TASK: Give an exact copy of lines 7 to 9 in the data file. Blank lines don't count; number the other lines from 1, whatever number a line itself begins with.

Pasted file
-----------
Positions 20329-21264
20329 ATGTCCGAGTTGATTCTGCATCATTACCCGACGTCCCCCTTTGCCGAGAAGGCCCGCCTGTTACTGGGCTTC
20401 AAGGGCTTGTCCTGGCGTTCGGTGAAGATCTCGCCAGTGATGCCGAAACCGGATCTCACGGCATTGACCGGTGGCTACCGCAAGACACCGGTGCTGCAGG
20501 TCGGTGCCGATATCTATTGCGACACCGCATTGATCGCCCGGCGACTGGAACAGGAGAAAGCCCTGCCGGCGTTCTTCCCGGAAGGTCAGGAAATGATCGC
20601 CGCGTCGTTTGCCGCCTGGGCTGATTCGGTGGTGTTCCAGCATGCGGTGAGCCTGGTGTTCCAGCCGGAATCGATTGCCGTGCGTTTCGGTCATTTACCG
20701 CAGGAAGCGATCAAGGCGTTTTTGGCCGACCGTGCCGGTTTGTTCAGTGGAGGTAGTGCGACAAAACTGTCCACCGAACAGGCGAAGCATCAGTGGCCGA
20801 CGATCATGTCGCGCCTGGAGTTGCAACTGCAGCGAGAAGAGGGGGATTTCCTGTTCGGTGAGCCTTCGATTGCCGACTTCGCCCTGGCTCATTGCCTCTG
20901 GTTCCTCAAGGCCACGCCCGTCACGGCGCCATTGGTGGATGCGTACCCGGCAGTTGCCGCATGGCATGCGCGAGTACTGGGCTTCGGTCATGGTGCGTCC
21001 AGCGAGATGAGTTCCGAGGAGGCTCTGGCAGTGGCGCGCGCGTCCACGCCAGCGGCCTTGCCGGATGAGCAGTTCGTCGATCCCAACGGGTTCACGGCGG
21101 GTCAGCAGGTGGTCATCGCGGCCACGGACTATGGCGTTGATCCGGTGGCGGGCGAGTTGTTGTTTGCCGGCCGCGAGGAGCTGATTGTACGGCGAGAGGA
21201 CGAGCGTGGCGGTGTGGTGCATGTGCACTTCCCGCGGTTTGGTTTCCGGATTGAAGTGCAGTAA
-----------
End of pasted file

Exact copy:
20801 CGATCATGTCGCGCCTGGAGTTGCAACTGCAGCGAGAAGAGGGGGATTTCCTGTTCGGTGAGCCTTCGATTGCCGACTTCGCCCTGGCTCATTGCCTCTG
20901 GTTCCTCAAGGCCACGCCCGTCACGGCGCCATTGGTGGATGCGTACCCGGCAGTTGCCGCATGGCATGCGCGAGTACTGGGCTTCGGTCATGGTGCGTCC
21001 AGCGAGATGAGTTCCGAGGAGGCTCTGGCAGTGGCGCGCGCGTCCACGCCAGCGGCCTTGCCGGATGAGCAGTTCGTCGATCCCAACGGGTTCACGGCGG